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COVID-19: 74.2% of businesses no longer operating — NECA

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COVID-19: 74.2% of businesses no longer operating —NECA
COVID-19

By Victor Young

Nigeria Employers’ Consultative Association, NECA, has raised the alarm that 74.2 per cent of businesses have stopped operations due to COVID-19 pandemic.

At a briefing, weekend, in Lagos, acting President of NECA,Taiwo Adeniyi, disclosed that 15.8 per cent of businesses were either fully on site or teleworking.

While commending the Federal Government’s efforts through various stimulus packages to aid small and medium scale enterprises, SMES, NECA lamented that organised businesses were basically left in the lurch to weather the challenges of COVID19 pandemic alone.

Adeniyi said: “With the view of gauging the specific impact of COVID-19 on businesses to aid our advocacy efforts, we conducted a research into the effects of the pandemic on businesses. Outcome of the research showed, among others, that 74.2 per cent of surveyed enterprises have stopped operating due to COVID-19, while 15.8 per cent are either fully on site or teleworking.

‘’Over 90 per cent of surveyed enterprises noted that limited cash-flow was an impediment to operations and over 90 per cent stated that demand for their goods and services had significantly reduced.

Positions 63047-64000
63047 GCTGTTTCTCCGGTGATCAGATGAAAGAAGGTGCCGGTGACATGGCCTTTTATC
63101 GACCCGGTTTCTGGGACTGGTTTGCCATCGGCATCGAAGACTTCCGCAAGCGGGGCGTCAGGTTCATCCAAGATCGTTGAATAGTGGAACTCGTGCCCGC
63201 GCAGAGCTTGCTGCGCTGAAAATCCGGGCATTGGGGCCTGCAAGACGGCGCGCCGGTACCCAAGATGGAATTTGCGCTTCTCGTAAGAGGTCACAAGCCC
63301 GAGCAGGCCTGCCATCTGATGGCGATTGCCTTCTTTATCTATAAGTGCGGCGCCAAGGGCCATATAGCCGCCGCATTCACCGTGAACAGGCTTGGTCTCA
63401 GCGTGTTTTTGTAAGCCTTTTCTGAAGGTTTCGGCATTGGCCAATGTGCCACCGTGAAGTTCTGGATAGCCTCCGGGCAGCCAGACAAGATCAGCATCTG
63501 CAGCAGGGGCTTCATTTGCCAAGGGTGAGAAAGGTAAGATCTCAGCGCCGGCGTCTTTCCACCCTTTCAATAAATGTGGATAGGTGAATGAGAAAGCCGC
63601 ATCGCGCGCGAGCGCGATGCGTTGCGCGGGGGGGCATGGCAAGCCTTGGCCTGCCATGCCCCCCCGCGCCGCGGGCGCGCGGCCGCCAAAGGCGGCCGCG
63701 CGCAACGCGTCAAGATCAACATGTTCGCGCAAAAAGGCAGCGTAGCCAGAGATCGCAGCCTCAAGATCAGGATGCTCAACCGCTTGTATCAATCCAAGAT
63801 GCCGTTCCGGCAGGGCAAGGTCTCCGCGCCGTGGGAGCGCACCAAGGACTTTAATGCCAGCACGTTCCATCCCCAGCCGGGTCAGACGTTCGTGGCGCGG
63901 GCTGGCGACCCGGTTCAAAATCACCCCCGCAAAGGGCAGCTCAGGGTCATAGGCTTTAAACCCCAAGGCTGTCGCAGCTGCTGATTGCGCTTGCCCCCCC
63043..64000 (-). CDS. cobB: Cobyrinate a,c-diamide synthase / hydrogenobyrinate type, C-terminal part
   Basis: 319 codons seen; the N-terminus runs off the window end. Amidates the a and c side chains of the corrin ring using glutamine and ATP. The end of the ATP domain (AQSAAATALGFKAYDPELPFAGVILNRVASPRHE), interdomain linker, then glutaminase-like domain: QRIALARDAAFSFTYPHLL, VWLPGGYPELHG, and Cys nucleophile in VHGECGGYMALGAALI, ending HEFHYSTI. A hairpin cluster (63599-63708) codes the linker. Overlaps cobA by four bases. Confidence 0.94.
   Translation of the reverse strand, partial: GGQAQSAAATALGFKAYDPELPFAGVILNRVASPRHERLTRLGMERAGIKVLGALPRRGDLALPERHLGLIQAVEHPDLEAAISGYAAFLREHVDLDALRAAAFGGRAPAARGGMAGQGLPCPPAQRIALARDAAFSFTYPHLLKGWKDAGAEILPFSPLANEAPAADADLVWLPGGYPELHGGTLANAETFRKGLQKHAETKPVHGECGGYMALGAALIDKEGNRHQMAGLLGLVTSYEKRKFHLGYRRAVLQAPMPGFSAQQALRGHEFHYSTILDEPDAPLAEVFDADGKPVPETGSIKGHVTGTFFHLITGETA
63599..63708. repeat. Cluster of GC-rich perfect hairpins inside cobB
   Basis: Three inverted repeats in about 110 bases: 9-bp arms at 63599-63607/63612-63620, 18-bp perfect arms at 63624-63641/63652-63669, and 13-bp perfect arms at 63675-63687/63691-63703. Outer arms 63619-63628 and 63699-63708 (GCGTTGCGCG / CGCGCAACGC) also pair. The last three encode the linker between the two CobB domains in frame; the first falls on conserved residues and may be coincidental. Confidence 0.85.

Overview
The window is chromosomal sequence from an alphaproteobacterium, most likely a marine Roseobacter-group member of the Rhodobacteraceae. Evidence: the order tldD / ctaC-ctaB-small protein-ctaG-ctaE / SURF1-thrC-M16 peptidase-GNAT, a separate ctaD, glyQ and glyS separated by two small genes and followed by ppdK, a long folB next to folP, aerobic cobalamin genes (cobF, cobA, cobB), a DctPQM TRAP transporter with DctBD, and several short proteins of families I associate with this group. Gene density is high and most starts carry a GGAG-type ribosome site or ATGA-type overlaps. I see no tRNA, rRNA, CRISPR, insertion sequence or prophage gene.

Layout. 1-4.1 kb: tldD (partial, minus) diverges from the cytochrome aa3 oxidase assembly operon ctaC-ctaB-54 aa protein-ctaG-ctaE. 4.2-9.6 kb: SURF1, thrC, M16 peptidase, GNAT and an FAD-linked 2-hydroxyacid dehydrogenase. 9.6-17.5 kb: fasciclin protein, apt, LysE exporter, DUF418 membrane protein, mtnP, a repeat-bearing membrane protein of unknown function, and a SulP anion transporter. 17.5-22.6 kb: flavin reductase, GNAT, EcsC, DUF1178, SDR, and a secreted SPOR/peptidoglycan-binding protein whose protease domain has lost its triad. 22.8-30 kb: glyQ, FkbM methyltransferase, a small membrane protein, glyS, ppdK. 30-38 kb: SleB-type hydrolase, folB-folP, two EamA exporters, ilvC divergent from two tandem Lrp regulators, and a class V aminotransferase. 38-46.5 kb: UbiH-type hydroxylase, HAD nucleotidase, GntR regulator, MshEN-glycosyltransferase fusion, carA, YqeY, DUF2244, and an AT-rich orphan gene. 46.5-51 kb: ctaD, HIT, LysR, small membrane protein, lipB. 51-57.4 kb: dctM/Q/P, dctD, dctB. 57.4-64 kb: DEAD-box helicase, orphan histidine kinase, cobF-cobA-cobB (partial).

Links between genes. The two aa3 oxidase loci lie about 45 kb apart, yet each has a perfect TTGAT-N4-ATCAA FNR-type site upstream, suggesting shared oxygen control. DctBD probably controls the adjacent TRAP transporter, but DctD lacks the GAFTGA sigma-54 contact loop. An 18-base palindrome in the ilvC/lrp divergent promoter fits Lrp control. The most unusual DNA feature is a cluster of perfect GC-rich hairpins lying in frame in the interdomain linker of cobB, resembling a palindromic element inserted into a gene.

READ ALSO: COVID-19: Manufacturers seek 5% interest rate

‘’The disruption of supply chains resulted in 78.2 per cent of enterprises having supply challenges as suppliers were unable to fulfill orders.”

He said the body commended government at all levels for efforts so far made to curtail the spread of the virus in Nigeria.

Effects of restrictions on businesses

Adeniyi noted that the guidelines and protocols initiated by the Presidential Task Force were needful, though sometimes late and hardly enforced.

He said: ‘’We note the political will that necessitated the imposition of significant restrictions in the movement of persons and goods practically all over the country, especially in states of Lagos, Ogun, and the Federal Capital Territory, FCT,  and the varying degrees of restrictions on movement of persons and goods, including public gatherings and markets within states.

“The effects of the various restrictions on businesses prompted the Federal Government to introduce fiscal and monetary measures to ameliorate the impact on businesses and save the economy from further collapse.

‘’Worthy of commendation is the Central Bank of Nigeria, CBN’s, N50 billion credit facility to households, Small and Medium Enterprises most affected by the pandemic, N100 billion loan to the health sector and N1 trillion to the manufacturing sector.

‘’In addition, the interest rates on all CBN interventions programmes were revised downwards from nine per cent to five per cent, and a one-year moratorium was introduced, effective March 1, 2020.

Solicits govt’s support

“While we commend these efforts, we wish to state with concern that organised businesses were basically left in the lurch to weather the challenges alone. With many businesses closed down and many others on the verge of bankruptcy, we had urged government to give attention and support to businesses to ensure their survival and competitiveness.”

Vanguard

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